Friday, October 3, 2014

N6GEO & WQ6X as W6R WoW the CQ W.W. RTTY contest for 2014

During the last 5 years I have teamed up with N6GEO for the California QSO Party (CQP) as well as other contests such as Sweepstakes and various RTTY contests.  In the last 3 years we have run as Multi-OP in the CQ W.W. RTTY contest, which occurs the weekend before CQP.

For California stations CQP marks the beginning of the Autumn contest season, however if you are a RTTY enthusiast the W.W. RTTY gig marks the REAL beginning of the Fall contest season.

In 2012  running W6R as a multi-OP netted us a 2nd place for W6-land (17th in the U.S.); not bad for our 1st attempt.  In 2013 business obligations for me and social obligations for George allowed us less than 24 hours of OP time (as WQ6X) resulting in a whopping 217 QSOs making it into the contest log.

 For 2014 N6GEO has upgraded his Brentwood QTH from a FLEX 1500 (in 2013) to a FLEX 3000, with an 8-core 3.2Ghz Windoze 8.1 computer behind it all. We ran it into a just-acquired Elecraft KPA-500 amplifier putting us in the lower end of the HP category at about 360 - 420 watts (depending on the operator and band). The result was a 501 QSO increase over last year, ending up with 718 QSOs resulting and a 468k point score.

In all honesty due to work commitments again this year, my contribution to the score was probably exactly equivalent to last year's 217 Q's. Both days George did some fabulous operating on 20, 15 and 10 meters. I managed some 10, 15 & 20 meter activity to open the contest as well as early each morning. The rest of my evening time was spent jumping between 80, 40 & 20.

For this contest we used the just released N1MM PLUS logging software.  The pictures are from the new PLUS screens.  Overall this new software is really great, altho we do suspect a latency problem with MMTTY - sometimes after XMIT the CPU takes off, preventing the Power SDR software from switching back to receive. George discovered by trial-and-error that by almost exiting N1MM and then coming back in "resets" the problem.

Thanks to the use of dual monitors we were able to spread out the N1MM sub-windows across both screens making it easier to navigate between Power SDR and N1MM. This is where N1MM totally surpasses the WINTEST software. While WINTEST is a great piece of software, all of its sub-windows can ONLY exist INSIDE the main Wintest window. The Power SDR screen is big enough that it can not co-exist with the rather large WINTEST screen.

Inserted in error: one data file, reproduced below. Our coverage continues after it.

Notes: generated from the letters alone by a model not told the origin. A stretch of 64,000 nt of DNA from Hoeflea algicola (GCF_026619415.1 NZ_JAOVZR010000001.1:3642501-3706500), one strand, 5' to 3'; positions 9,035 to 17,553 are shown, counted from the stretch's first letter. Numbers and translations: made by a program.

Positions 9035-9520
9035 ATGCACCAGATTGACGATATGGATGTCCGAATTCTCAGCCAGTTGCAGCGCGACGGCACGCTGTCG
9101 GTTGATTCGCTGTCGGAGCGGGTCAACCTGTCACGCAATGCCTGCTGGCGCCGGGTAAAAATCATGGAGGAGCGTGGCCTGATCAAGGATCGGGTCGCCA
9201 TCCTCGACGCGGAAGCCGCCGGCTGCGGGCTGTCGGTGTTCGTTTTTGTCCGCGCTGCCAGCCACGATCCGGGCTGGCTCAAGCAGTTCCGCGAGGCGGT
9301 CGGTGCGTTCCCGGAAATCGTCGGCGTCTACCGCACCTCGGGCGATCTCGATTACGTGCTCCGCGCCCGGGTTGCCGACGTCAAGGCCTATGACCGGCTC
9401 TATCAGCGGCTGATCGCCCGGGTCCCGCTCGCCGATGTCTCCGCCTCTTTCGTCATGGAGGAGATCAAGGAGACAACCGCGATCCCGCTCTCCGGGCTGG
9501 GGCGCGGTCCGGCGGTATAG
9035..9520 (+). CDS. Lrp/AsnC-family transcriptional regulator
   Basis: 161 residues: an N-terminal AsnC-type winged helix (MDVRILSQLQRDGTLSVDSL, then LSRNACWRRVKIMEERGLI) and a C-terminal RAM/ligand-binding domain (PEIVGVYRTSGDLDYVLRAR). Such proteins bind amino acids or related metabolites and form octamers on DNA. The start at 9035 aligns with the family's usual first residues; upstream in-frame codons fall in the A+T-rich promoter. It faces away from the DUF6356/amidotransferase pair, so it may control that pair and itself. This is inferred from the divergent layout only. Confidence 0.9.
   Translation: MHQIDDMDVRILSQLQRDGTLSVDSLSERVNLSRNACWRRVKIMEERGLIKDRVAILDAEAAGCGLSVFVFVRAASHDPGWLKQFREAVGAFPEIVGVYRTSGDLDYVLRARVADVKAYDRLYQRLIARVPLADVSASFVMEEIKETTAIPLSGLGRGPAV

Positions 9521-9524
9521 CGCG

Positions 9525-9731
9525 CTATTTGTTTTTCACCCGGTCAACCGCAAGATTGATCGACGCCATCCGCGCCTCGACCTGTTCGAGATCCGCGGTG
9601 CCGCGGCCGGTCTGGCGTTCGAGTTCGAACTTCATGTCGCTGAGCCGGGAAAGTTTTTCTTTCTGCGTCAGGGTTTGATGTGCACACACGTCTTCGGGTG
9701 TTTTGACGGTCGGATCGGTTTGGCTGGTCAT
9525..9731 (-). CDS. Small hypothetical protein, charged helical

Other than a couple of Windoze 8.1 "Blue Screens" and the earlier mentioned after-XMIT software hangup, the station at N6GEO performed nearly flawlessly.  Our biggest nemesis for this contest event was the atmospheric noise (mostly noticeable on 80 & 40 meters) from the F-Layer ionization caused by an M5 class solar flare which occurred shortly before CQ W.W. began.

Atmospheric noise levels on 40 meters ranged from a low of S-7 to a high of S-9 on Friday nite and then a steady S-7 on Saturday evening; then again with weaker signals on 80, S-7 was more than enough to make things tough.  George was the lucky one - during the daytime, noise on 20-15-10 was almost non-existent.

While not really noisy, 20 meters experienced a number of signal dropouts on Friday evening, while producing little in the way of workable signals after 05:00z on Saturday evening.  Signal levels from Asia & Oceania (what few stations were actually on) were very questionable, partly due to weird propagation characteristics and the 2nd story house blockage of the TH3-jr yagi to the West & Southwest.  Signals to/from middle Asia had to be directed by way of Alaska from our Northern California location.

According to the 3830 Scores website, W6R placed 21st worldwide, 8th place U.S. and 1st place for W6-Land.  After the Log checking Robots (LCR) scrutinize all the logs and ding us for our log-blunders, these numbers can and will easily POOF into something else.

As was noticed in January's RTTY RU contest, activity in the W.W. RTTY contest spread way beyond the 1st 100 Khz of 20 & 15 meters.  As I have said before, this frequency spectrum is little used making it fair game during RTTY contests.  I even spent some time above "100" running a frequency.  The REAL RTTY operators knew to come above 100 looking for new/rare ones.

In some ways, this 2014 event seemed almost like a WPX contest with scores of exotic callsigns and prefixes; W6R being one of those unique calls. 
QSLs from the 2012 W6R W.W. RTTY event just recently arrived, so how fitting that we resurrect W6R for another GO, working some of those same stations once again.

Did you play in 2014's CQ W.W. RTTY contest?

Is W6R in your log?

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